Modelling the dynamics of cutting during turning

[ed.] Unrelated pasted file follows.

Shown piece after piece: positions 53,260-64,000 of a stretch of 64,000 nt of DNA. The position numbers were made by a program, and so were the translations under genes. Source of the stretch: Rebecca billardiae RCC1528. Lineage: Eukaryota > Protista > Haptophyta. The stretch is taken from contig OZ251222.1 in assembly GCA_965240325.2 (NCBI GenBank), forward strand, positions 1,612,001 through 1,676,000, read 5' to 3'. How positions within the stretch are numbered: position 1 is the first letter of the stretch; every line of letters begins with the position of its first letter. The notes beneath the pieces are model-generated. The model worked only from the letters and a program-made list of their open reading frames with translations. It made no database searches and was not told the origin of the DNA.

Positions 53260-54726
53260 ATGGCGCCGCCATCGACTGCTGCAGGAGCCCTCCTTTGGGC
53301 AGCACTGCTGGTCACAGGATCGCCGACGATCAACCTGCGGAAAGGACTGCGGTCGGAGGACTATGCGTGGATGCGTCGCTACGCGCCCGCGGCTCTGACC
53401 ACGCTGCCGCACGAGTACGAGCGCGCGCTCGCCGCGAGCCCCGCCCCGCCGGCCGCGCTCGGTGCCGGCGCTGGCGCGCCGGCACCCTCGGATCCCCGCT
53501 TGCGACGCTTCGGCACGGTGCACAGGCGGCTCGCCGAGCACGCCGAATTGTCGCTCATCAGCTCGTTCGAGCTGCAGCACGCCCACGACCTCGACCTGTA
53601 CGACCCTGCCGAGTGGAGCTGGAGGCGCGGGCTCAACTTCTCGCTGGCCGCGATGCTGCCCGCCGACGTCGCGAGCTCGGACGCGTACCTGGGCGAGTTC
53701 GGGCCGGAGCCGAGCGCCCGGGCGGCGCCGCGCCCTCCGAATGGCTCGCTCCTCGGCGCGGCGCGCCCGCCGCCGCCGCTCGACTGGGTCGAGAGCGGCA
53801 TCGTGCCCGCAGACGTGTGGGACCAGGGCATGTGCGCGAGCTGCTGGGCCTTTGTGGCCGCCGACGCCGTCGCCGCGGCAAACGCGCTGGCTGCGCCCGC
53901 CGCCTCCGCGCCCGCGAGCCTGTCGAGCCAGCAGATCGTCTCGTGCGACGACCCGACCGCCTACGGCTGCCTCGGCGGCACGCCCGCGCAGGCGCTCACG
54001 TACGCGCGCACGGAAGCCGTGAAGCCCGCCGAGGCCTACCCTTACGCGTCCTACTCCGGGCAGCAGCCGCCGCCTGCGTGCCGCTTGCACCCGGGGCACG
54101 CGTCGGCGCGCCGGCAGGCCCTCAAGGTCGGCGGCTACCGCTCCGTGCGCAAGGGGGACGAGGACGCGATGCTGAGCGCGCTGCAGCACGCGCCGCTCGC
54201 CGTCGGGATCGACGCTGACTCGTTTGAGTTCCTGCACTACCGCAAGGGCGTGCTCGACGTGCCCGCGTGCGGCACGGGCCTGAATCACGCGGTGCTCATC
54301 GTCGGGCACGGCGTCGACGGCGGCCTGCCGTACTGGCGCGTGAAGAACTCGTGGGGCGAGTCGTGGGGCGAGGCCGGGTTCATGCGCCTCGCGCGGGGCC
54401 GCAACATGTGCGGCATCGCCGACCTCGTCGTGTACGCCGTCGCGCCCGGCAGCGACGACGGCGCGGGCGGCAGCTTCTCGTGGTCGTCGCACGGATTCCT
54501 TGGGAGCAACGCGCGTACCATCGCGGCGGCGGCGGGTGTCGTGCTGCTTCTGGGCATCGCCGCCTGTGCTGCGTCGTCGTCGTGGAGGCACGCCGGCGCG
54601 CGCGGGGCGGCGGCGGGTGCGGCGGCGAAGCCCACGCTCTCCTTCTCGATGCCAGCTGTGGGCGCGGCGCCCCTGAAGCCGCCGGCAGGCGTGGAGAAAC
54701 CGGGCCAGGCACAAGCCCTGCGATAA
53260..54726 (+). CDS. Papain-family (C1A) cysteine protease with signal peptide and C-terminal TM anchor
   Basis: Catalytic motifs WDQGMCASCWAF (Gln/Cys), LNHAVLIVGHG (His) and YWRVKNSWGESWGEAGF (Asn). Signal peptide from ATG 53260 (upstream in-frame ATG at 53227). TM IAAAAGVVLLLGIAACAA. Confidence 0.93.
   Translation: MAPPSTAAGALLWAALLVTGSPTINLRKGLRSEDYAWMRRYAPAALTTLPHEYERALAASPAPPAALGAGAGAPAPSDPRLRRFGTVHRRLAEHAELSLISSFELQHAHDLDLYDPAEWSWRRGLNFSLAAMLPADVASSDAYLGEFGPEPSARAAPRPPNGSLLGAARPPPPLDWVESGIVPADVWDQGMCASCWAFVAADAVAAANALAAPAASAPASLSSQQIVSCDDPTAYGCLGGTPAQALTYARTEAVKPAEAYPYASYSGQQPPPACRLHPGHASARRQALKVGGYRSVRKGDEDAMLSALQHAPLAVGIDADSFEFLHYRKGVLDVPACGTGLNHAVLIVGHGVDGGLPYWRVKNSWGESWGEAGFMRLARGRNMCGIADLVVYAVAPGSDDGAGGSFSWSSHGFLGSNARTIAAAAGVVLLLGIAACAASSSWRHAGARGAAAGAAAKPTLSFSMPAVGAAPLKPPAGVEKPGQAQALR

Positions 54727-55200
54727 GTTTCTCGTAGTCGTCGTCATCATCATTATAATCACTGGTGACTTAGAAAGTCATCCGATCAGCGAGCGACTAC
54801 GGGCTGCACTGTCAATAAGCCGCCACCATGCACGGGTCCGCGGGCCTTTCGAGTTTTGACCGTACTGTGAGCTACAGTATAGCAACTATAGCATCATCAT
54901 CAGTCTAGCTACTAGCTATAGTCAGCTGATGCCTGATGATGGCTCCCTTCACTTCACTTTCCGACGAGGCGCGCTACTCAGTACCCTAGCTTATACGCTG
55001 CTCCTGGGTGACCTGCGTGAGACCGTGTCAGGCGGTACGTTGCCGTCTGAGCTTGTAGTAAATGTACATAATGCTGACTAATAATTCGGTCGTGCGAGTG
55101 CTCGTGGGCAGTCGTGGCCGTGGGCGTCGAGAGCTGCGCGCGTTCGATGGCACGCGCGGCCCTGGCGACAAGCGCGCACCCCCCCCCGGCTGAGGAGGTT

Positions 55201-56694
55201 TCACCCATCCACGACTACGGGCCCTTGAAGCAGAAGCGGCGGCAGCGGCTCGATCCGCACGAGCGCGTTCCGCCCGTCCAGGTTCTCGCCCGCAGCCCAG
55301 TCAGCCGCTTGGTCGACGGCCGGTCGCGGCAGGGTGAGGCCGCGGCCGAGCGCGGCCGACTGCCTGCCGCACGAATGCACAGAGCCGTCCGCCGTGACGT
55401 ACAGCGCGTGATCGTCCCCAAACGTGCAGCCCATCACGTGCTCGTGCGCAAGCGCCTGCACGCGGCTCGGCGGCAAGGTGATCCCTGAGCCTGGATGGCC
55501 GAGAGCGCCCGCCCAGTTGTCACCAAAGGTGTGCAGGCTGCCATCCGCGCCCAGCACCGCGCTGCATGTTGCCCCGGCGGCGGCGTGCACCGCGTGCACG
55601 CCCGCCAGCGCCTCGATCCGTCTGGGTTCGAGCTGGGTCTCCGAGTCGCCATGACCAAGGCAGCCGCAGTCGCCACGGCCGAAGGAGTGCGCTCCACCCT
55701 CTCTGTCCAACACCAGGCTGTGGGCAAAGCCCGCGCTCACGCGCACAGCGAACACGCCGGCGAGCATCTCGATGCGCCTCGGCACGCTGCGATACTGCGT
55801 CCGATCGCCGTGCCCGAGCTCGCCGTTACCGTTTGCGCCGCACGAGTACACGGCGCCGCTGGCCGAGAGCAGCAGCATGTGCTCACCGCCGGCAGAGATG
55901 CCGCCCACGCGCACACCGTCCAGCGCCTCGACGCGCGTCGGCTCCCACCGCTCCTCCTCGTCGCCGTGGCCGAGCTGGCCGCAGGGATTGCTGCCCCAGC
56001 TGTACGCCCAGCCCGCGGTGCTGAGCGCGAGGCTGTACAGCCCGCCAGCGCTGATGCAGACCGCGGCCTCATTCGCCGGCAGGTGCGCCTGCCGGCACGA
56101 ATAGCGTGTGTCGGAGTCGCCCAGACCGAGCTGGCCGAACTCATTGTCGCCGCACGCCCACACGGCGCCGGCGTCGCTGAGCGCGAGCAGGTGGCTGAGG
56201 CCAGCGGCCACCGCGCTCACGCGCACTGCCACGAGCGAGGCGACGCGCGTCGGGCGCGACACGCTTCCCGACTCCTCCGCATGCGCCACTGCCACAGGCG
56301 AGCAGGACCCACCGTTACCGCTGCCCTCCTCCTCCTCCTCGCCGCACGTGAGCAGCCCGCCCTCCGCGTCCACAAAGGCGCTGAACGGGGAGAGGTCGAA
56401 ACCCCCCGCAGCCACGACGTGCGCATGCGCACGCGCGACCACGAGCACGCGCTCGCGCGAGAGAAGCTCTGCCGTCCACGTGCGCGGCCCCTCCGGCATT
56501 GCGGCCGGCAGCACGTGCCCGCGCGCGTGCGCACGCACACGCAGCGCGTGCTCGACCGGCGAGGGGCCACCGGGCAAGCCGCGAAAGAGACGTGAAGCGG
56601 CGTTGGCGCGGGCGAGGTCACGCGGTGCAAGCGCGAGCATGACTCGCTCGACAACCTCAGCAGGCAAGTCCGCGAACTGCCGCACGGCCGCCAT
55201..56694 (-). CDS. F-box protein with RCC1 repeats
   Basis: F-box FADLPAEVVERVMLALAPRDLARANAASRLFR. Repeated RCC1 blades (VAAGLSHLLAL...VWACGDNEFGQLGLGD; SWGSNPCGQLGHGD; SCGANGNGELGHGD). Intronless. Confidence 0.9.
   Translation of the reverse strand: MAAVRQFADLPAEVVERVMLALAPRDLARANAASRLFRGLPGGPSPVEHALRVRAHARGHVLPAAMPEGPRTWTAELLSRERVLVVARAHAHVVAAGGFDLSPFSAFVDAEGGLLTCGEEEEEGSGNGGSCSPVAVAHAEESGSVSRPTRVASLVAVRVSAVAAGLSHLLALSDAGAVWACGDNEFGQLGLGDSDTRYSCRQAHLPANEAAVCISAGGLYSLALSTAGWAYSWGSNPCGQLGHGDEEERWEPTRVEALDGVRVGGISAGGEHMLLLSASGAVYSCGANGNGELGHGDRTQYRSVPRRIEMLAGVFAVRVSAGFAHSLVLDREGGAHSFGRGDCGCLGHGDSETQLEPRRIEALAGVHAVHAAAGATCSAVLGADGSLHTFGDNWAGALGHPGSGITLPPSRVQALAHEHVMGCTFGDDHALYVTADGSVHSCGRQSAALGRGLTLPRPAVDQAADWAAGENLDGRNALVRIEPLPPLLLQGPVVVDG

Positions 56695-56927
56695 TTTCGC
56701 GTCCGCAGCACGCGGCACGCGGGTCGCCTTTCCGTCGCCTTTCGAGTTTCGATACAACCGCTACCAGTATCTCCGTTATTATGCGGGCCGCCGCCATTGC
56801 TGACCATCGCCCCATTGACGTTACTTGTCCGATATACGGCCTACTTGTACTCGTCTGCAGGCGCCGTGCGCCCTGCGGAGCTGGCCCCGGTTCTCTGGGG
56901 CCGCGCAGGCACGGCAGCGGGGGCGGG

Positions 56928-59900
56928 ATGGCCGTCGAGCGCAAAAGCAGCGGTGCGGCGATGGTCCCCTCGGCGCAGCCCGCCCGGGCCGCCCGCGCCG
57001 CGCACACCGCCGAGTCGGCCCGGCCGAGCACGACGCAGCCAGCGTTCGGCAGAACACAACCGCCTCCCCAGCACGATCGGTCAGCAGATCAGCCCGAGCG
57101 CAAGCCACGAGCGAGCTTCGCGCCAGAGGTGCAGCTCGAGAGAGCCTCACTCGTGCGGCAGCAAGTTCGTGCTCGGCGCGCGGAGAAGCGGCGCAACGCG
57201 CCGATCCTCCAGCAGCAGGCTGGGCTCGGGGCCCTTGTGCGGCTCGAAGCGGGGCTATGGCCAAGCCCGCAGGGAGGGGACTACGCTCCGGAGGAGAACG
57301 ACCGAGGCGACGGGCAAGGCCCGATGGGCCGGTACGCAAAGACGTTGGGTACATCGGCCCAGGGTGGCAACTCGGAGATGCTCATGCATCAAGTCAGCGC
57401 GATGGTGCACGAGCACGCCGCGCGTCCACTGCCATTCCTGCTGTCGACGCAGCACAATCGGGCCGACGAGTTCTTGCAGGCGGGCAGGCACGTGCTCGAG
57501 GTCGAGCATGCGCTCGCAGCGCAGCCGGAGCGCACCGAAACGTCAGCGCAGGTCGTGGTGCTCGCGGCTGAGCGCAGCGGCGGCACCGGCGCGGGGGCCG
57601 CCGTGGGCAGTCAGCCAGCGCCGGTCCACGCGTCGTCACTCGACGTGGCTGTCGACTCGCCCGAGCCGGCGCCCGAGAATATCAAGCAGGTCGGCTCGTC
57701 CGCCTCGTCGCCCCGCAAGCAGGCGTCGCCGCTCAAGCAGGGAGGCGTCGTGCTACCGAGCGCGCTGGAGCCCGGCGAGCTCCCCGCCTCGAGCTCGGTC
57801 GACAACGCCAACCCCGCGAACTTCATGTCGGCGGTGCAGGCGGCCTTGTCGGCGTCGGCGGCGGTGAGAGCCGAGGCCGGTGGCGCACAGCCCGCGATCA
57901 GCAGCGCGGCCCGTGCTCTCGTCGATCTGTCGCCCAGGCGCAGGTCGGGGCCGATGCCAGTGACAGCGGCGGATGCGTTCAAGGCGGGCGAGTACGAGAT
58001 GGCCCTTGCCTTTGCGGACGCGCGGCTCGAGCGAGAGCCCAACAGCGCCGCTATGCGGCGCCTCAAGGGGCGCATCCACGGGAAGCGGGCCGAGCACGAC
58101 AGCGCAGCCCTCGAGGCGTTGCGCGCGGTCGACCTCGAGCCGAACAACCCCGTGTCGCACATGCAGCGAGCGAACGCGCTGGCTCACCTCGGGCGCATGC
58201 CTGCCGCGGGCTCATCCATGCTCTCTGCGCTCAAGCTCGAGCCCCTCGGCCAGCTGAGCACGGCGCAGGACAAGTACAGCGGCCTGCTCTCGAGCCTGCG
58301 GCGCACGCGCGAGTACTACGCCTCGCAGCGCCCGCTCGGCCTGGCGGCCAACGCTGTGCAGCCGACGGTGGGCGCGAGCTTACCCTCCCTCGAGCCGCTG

This thesis presents an approach to cutting dynamics during turning based upon the mechanism of deformation of work material around the tool nose known as "ploughing". Starting from the shearing process in the cutting zone and accounting for "ploughing", new mathematical models relating turning force components to cutting conditions, tool geometry and tool vibration are developed. These models are developed separately for steady state and for oscillatory turning with new and worn tools. Experimental results are used to determine mathematical functions expressing the parameters introduced by the steady state model in the case of a new tool. The form of these functions are of general validity though their coefficients are dependent on work and tool materials. Good agreement is achieved between experimental and predicted forces. The model is extended on one hand to include different work material by introducing a hardness factor. The model provides good predictions when predicted forces are compared to present and published experimental results. On the other hand, the extension of the ploughing model to taming with a worn edge showed the ability of the model in predicting machining forces during steady state turning with the worn flank of the tool. In the development of the dynamic models, the dynamic turning force equations define the cutting process as being a system for which vibration of the tool tip in the feed direction is the input and measured forces are the output The model takes into account the shear plane oscillation and the cutting configuration variation in response to tool motion. Theoretical expressions of the turning forces are obtained for new and worn cutting edges. The dynamic analysis revealed the interaction between the cutting mechanism and the machine tool structure. The effect of the machine tool and tool post is accounted for by using experimental data of the transfer function of the tool post system. Steady state coefficients are corrected to include the changes in the cutting configuration with tool vibration and are used in the dynamic model. A series of oscillatory cutting tests at various conditions and various tool flank wear levels are carried out and experimental results are compared with model—predicted forces. Good agreement between predictions and experiments were achieved over a wide range of cutting conditions. This research bridges the gap between the analysis of vibration and turning forces in turning. It offers an explicit expression of the dynamic turning force generated during machining and highlights the relationships between tool wear, tool vibration and turning force. Spectral analysis of tool acceleration and turning force components led to define an "Inertance Power Ratio" as a flank wear monitoring factor. A formulation of an on—line flank wear monitoring methodology is presented and shows how the results of the present model can be applied to practical in—process tool wear monitoring in turning operations.